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Monday, April 9, 2012

Blurring the Map to Find Patterns

Somewhere along the line in my geography education I learned how to blur the map. The idea is that by blurring the details of the graphic, patterns will emerge. Somehow we humans can do this on demand when the map is close, like on a computer screen. In other cases we can just take a few steps back to blur the details.

I don’t think about this skill too often any more; I think it’s become automatic. That said, I returned to the concept this past weekend while running in the woods in Georgia. I’d traveled there to tackle a 50 km (31 mile) run. Most of my running is done on the roads in and around Boston; I’m still rather inexperienced when it comes to trail run navigation and simply staying upright on the changing surfaces.

The course was marked with tiny flags on the ground, white chalk arrows and most helpful in the woods, pink survey tape tied to branches, poles, and fences at about shoulder height. I considered one section of the course “bushwacking” because it was quite difficult to see any trail. I ran with a small group on my first loop through this area. We carefully sought out each new piece of pink tape and stopped frequently when it did not appear. The vegetation was thick with brambles and the ground cover included a mix of leaves, rocks and roots. I enjoyed the “hide and seek” aspect of that section on that first loop, but didn’t feel I ran it as well as I might have.

When I returned to the “bushwacking” area the second time, I was alone. I realized if I tried to find the big picture, that is, the general trend of the trail ahead, I could find each new marker more quickly. Further, focusing on finding the “line” of the trail distracted me from looking down at my feet and worrying about falling. I ran lighter and more confidently. My mantra was “see the trail, be the trail.” It was a lot like “blurring the map” to see that big picture. I felt I ran that section far better using this method.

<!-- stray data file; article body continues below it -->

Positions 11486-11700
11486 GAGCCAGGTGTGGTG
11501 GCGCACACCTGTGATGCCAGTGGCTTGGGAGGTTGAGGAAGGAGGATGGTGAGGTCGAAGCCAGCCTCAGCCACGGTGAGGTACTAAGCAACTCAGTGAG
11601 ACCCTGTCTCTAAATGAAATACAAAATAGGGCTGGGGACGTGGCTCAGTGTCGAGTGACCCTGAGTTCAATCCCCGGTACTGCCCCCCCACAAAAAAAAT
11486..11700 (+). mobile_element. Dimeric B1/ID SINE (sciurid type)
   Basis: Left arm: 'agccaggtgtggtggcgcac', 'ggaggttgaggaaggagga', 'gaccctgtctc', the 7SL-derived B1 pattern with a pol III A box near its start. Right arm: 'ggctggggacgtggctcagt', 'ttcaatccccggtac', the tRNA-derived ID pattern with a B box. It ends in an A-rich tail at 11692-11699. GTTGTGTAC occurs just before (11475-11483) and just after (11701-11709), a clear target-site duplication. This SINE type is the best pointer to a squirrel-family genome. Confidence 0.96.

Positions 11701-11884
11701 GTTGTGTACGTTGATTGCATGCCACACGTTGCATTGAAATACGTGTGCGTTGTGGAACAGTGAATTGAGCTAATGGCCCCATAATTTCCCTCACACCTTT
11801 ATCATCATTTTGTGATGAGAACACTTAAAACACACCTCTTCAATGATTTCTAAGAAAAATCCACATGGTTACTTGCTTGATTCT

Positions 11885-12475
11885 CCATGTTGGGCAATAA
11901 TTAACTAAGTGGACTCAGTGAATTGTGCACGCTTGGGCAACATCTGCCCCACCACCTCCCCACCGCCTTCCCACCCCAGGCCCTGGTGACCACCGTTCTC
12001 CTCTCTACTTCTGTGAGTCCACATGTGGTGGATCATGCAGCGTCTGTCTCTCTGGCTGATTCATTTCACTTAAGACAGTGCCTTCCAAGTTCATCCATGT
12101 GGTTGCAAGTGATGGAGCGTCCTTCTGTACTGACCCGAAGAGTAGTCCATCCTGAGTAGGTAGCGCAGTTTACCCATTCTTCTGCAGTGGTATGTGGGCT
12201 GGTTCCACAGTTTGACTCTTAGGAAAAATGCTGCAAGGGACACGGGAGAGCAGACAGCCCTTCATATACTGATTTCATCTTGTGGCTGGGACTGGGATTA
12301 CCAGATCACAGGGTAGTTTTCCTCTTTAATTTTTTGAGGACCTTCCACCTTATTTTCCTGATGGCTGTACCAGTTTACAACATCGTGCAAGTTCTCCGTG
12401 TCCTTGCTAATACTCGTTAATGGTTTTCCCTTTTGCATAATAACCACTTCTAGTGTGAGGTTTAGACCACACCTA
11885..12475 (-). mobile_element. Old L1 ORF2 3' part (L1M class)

On the second loop, I also began to get inside the race director’s head about how he laid out the course. If there’s a choice between up, down or flat, the course goes up or down, never flat. If there’s an edge, you run along it. We ran along edges of forests that abutted meadows and property lines marked with rebar. A corollary of the edge principle relates to linear features: If there’s a linear feature, you run along it. We traveled along barbed wire fences, creeks and climbed up a gravel road for probably a mile and a half  to the local water tower.

I developed a decent amount of intuition, which pleased me. I tested it regularly when the next pink ribbon was no where to be found. I’d head in what I thought would be the right direction and more often than not found the missing ribbon on the ground or well hidden by spring leaves. Only a few markers were actually missing, testament to our out of the way course shared by private land owners in the area.

While I’m sure I could have learned about these spatial tactics of trail running from books and other runners, it was sure fun learning it on the trail.

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